21   that you have to do that, but --
     22                MR. SANSOM:  It's amazing, isn't
     23   it?
     24                COMMISSIONER RYAN:  It's backwards
     25   on something like that.
      1                COMMISSIONER DINKINS:  So this is
      2   quite a step forward.
      3                COMMISSIONER RYAN:  Yeah, I would
      4   think so.
      5                COMMISSIONER DINKINS:  I wanted to
      6   ask you also, in the middle of page three of the
      7   proposed rules, at F-2, it references that it's a
      8   violation of the State law.
      9                MR. SWEENEY:  Yes.
     10                COMMISSIONER DINKINS:  And I just
     11   wondered -- I don't recall what the sanctions are
     12   for violating this particular law.  Do you
     13   remember?
     14                MR. SWEENEY:  There aren't any,
     15   Commissioner -- Madam Chairman.
     16                COMMISSIONER DINKINS:  There aren't
     17   any?
     18                MR. SWEENEY:  There are no
     19   enforcement provisions, I should say.  I think
     20   that if we were to face a situation where aquatic
     21   herbicides were used in violation of the State
     22   plan, I think that that would be a situation that
     23   we would take to the Attorney General's Office
     24   for an injunction or something of that nature.
     25                And I think that it's possible to
      1   find -- it might be possible to find some other
      2   violations of Department of Agriculture rules or
      3   something like that.  Because if you look at
      4   this, there's a lot of overlap here between
      5   applying, for instance, at maximum label rates
      6   and that sort of thing.  So it might be that we
      7   would have a TDA regulation that we violated
      8   along the way.  And that's about the best answer
      9   I can give.
     10                COMMISSIONER DINKINS:  I don't know
     11   that that's enough.  That's pretty weak, I mean,
     12   not through fault of your own.  But, you know, as
     13   Commissioner Ryan was saying, it's a surprise
     14   that people don't have to be specially licensed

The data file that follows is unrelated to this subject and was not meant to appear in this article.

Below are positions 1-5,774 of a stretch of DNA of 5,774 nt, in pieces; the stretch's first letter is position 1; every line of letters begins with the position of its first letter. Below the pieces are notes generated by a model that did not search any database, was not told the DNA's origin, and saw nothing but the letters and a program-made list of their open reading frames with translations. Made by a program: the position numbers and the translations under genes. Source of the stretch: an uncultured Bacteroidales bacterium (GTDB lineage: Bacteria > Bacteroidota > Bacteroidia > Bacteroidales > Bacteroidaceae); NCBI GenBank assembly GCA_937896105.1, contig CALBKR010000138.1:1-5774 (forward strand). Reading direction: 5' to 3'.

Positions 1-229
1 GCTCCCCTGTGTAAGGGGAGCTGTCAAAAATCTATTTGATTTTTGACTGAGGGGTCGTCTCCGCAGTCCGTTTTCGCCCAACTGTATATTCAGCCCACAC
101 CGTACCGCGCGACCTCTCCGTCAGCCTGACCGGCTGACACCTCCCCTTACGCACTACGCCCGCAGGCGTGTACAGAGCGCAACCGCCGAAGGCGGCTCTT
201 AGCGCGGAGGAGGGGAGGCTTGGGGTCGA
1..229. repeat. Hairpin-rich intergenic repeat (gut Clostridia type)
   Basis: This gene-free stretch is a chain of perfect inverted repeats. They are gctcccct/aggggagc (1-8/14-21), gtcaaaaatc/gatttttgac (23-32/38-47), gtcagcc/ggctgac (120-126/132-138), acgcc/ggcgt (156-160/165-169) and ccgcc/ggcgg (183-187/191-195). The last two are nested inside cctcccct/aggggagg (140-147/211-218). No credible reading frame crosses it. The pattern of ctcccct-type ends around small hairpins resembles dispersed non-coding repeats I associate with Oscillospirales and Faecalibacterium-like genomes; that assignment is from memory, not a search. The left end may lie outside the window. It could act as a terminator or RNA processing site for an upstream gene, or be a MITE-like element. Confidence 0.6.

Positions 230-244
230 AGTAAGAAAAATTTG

15   and it's a surprise that there's not a particular
     16   sanction because of the import of application of
     17   these kinds of herbicides.
     18                DR. McKINNEY:  I think it was a
     19   fairly classic piece legislation where you had
     20   some groups diametrically opposed.  And they did
     21   try to sit down and work through a process of
     22   where can we go and how can we at least get
     23   started on this?  How can we do something that we
     24   could be comfortable with to see where we're
     25   going to go.  And we already know that we're
      1   going to hear from this again in the next
      2   legislative session.  This is kind of, okay,
      3   let's see if we can do this.  Let's build a
      4   little trust and go forward.  I think that's the
      5   reality of what this was and is.
      6                COMMISSIONER DINKINS:  Well, you've
      7   made a good start.  Any other discussion,
      8   questions?
      9                COMMISSIONER ANGELO:  I move
     10   approval of the recommendation.
     11                COMMISSIONER DINKINS:  Second?
     12                CHAIRMAN WATSON:  Second.
     13                COMMISSIONER DINKINS:  Thank you.
     14   Any further discussion?  All those in favor say
     15   aye, those opposed nay.  Thank you.
     16                     (Motion passed unanimously.)
     19   COMMISSIONER DINKINS:  Our next item is also an
     20   action item.  And Walt Dabney is our presenter.
     21   No?  I see that you're not Walt Dabney.  Did I
     22   skip something here?
     23                MR. HOGSETT:  Well, it -- the reason
     24   I'm doing this --
     25                COMMISSIONER DINKINS:  Are we going
      1   to have 6, Mr. Hogsett?
      2                MR. HOGSETT:  -- is because we do
      3   propose funding from the grant program.
      4                COMMISSIONER DINKINS:  Oh, okay.
      5   Well, even though you're not in my book, we'll
      6   hear from you, Mr. Hogsett.
      7                MR. HOGSETT:  Thank you.  We're
      8   today bringing to you a proposal for funding of
      9   development of a site in Odessa, Texas, known as
     10   the Odessa Meteor Crater.
     11                This was a mandate by the
     12   legislature in the last session -- we were